KM: When they are in season, I’m obsessed with the stuffed squash blossoms. I love them.

JB: I do too.

KM: My favorite pizza to get when I’m with a group of people is the Coal Fired New Yorker. I remember when Tony first rolled it out. I went in with my parents. They are very mellow, very cool people, and we always did pizza for Sunday lunch in New York, so it was a tradition.

I remember walking in, and it was before the New Yorker was on the menu. It was kind of like the secret pie. I looked at my server Jason, who’s still there, and asked him if Tony was in the kitchen.

He told me that he was. So I told him there was a new pie, but it wasn’t on the menu yet. And he said, All of our pizzas on the menu.

And I said no—tell Tony that if it’s possible, we’d like to have the New Yorker. So he walked away. And five minutes later he came back and said: Who are you?

JB: (Laughter)

KM: So we had the New Yorker, and of course it ended up on the list the next week.

JB: That is a good pie. Have you been to Lombardi’s in New York?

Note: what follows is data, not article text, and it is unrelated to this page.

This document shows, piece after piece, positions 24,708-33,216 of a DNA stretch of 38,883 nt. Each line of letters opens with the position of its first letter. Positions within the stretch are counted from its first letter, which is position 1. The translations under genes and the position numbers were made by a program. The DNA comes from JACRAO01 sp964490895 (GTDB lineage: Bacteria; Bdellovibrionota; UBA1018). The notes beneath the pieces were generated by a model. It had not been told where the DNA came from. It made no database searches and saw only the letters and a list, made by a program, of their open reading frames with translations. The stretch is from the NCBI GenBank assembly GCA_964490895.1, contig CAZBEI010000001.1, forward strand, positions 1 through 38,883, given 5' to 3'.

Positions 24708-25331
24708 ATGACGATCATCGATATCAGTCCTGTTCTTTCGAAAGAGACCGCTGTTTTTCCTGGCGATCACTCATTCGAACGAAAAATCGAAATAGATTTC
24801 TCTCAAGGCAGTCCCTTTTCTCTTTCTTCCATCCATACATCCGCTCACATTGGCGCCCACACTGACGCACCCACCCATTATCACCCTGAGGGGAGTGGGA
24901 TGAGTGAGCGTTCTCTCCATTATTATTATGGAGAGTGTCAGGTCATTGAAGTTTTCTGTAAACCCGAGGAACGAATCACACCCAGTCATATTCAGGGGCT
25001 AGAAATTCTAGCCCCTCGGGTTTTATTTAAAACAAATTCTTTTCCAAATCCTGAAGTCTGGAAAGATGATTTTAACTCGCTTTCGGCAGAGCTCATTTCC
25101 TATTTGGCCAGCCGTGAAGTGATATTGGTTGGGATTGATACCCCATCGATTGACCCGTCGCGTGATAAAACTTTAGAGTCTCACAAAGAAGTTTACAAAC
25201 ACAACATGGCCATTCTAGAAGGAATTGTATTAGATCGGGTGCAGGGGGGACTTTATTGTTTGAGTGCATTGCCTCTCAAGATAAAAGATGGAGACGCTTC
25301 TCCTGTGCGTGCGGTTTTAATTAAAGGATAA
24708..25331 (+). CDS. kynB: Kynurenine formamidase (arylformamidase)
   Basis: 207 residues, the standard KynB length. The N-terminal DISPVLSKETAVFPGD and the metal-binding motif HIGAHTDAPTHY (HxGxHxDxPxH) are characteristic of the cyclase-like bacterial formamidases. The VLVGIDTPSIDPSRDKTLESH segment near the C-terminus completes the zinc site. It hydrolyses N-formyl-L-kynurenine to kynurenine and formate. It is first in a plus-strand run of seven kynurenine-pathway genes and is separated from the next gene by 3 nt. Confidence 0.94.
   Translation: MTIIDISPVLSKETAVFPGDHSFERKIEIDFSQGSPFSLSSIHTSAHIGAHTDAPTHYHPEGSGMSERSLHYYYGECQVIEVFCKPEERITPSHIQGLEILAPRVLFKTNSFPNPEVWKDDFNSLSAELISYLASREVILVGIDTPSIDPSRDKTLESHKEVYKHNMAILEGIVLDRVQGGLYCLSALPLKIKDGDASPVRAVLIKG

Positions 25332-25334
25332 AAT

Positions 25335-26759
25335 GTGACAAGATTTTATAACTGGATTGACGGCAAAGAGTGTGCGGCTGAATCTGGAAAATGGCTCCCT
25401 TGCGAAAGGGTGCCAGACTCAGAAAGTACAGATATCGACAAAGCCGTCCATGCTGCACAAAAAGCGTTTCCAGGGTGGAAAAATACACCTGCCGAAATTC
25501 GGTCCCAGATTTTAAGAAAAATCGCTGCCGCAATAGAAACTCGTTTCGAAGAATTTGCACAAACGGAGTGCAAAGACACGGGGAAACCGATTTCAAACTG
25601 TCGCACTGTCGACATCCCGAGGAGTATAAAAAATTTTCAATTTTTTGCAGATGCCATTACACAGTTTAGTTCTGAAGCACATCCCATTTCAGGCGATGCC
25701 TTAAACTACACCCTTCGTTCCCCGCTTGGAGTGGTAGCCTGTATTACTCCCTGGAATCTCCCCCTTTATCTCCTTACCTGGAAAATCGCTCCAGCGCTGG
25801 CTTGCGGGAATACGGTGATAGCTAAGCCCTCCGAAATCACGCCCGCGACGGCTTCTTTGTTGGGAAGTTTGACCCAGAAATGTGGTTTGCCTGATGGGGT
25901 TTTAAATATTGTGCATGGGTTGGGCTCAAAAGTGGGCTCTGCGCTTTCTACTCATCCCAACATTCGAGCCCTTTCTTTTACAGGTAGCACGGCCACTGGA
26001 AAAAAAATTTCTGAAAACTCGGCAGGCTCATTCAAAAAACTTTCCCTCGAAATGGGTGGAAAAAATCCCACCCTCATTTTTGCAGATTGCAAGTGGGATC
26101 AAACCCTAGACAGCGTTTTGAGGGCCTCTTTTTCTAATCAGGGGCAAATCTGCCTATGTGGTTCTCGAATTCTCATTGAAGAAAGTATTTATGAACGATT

KM: Yes.

JB: Lombardi’s was the first place I ate a pizza that really knocked me out. Back in the 90’s, the first time I was in New York. It was the first place I ever had coal fired pizza, I’m pretty sure.

And every time I have the Coal Fired New Yorker, it brings me back to that first pie at Lombardi’s.

KM: It’s that charred crust….

JB: That crust, with those tomatoes and the mozzarella. Sure, with the pepperoni and the sausage and ricotta, they put it over the top. But just the basics of that pie remind me so much of that first Lombardi’s experience.

KM: Another thing about Tony, is that he tests his new pies on the neighborhood. If you’re a regular and there often enough, and he’s in the kitchen, he’ll say I’m trying out this new thing.

Yesterday I had one of his new ones, the El Jefe.

JB: With the carnitas? I had that one last week. What an amazing pie.

KM: So good! I was a little worried with the plantains, I thought it would be too sweet. But it wasn’t, it’s so balanced.

JB: Tony told me that’s one of his favorites right now, and I can see why.

Kye, thanks again for taking the time to talk with me. Let’s get a pizza soon.